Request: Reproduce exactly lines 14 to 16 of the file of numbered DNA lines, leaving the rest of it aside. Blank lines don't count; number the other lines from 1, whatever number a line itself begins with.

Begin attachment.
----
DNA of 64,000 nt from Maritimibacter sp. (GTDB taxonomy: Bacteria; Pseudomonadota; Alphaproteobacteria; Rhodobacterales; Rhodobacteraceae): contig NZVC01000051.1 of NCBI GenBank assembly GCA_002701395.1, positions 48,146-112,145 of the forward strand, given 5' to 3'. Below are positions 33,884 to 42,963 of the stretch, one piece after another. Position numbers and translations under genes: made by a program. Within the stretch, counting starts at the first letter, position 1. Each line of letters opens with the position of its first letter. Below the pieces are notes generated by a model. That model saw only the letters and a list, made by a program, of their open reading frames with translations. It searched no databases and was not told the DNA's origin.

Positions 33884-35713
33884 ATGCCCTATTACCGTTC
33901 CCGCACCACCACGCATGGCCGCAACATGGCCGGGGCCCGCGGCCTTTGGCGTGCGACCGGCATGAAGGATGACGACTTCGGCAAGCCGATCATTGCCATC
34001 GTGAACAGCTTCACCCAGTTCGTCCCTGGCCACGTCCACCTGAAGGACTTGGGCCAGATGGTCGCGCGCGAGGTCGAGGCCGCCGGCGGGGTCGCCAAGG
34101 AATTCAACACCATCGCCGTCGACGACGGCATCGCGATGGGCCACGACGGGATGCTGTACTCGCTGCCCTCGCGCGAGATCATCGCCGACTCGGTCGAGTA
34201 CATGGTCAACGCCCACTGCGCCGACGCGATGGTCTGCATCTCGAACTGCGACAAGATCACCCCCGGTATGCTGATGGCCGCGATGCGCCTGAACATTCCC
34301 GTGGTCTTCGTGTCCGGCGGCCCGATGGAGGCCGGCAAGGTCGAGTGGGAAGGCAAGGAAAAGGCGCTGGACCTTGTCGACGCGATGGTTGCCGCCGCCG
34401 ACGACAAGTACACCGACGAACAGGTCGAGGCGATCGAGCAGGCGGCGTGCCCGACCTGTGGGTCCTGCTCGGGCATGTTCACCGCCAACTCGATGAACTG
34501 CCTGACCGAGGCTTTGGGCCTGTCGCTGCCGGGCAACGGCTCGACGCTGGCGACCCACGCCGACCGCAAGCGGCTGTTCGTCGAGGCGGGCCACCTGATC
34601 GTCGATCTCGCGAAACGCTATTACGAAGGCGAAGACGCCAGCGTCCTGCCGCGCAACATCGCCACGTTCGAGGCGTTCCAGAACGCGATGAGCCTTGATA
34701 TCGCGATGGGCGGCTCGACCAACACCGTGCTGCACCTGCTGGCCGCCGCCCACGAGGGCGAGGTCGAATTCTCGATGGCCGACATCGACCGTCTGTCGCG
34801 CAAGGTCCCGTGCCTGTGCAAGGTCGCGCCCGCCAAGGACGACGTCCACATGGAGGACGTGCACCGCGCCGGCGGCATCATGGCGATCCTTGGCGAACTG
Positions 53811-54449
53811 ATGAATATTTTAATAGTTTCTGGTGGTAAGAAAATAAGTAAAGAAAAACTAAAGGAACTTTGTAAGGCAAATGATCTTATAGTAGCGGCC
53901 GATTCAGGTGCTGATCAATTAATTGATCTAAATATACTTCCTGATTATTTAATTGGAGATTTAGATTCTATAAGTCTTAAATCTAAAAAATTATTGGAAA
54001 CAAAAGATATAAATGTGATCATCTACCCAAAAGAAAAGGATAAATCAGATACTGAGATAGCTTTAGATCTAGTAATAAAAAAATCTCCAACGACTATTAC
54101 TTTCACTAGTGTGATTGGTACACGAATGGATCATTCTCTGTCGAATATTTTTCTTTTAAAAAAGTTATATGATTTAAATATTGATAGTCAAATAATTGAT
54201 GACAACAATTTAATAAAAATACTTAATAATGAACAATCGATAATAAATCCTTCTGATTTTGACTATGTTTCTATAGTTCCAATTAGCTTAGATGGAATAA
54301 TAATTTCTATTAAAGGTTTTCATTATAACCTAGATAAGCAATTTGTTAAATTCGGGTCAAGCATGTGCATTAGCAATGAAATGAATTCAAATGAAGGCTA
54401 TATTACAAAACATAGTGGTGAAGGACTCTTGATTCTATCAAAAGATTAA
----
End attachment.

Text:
Positions 53811-54449
53811 ATGAATATTTTAATAGTTTCTGGTGGTAAGAAAATAAGTAAAGAAAAACTAAAGGAACTTTGTAAGGCAAATGATCTTATAGTAGCGGCC
53901 GATTCAGGTGCTGATCAATTAATTGATCTAAATATACTTCCTGATTATTTAATTGGAGATTTAGATTCTATAAGTCTTAAATCTAAAAAATTATTGGAAA